render() {
        const {Component, pageProps, store} = this.props;
        return (
            <Container>
                <Provider store={store}>
                    <Component {...pageProps} />
                </Provider>
            </Container>
        );
    }

}

export default withRedux(makeStore)(MyApp);

And then actual page components can be simply connected:

import React, {Component} from "react";
import {connect} from "react-redux";

class Page extends Component {
    static getInitialProps({store, isServer, pathname, query}) {
        store.dispatch({type: 'FOO', payload: 'foo'}); // component will be able to read from store's state when rendered
        return {custom: 'custom'}; // you can pass some custom props to component from here
    }
    render() {
        return (
            <div>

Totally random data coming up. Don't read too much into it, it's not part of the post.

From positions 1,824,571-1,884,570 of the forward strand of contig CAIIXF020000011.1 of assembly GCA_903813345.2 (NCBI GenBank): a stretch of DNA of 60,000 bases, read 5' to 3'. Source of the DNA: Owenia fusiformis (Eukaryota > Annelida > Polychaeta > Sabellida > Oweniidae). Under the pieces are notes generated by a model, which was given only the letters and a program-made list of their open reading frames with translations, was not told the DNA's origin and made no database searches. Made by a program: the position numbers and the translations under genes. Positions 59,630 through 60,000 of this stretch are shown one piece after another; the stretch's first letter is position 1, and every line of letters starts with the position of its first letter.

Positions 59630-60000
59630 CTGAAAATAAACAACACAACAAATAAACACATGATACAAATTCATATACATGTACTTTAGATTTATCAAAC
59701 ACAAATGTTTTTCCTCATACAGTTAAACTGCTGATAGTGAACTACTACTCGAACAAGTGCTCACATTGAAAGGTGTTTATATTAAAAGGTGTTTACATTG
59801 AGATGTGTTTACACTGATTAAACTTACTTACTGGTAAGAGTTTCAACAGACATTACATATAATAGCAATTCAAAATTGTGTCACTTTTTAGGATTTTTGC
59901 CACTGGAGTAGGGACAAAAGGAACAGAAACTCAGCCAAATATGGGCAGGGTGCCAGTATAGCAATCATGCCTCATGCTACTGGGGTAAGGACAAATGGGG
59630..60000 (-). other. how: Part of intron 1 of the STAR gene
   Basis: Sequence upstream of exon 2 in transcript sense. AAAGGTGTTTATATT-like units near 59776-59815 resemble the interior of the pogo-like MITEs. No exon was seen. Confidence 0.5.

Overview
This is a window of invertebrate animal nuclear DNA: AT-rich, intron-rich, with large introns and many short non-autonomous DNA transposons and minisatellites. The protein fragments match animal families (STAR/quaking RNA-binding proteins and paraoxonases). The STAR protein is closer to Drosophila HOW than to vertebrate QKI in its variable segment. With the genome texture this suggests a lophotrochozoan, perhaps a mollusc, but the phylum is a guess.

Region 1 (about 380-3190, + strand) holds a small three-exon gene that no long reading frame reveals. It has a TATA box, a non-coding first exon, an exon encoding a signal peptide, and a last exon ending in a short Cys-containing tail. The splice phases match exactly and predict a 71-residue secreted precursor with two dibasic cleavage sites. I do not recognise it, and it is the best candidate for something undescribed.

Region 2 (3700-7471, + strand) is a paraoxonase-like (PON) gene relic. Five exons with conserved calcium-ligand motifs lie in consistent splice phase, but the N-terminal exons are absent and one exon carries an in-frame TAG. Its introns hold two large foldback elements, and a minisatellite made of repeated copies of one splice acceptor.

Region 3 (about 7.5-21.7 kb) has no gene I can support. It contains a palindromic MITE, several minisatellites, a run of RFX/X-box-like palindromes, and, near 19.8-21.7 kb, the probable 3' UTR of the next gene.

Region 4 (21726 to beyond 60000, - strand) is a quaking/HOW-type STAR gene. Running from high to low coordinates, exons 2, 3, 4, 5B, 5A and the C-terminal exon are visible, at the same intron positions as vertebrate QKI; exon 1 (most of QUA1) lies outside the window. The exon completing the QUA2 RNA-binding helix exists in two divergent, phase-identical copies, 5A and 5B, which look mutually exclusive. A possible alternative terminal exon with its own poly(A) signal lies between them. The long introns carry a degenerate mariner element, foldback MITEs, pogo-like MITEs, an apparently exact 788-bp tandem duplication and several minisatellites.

<div>Prop from Redux {this.props.foo}</div>
                <div>Prop from getInitialProps {this.props.custom}</div>
            </div>
        )
    }
}

export default connect()(Page);

How it works

No magic is involved, it auto-creates Redux store when getInitialProps is called by Next.js and then passes this store down to React Redux's Provider, which is used to wrap the original component, also automatically. On the client side it also takes care of using same store every time, whereas on server new store is created for each request.

The withRedux function accepts makeStore as first argument. The makeStore function will receive initial state and should return a new instance of Redux store each time when called, no memoization needed here, it is automatically done inside the wrapper.

withRedux also optionally accepts a config object as second paramter:

  • storeKey (optional, string) : the key used on window to persist the store on the client
  • debug (optional, boolean) : enable debug logging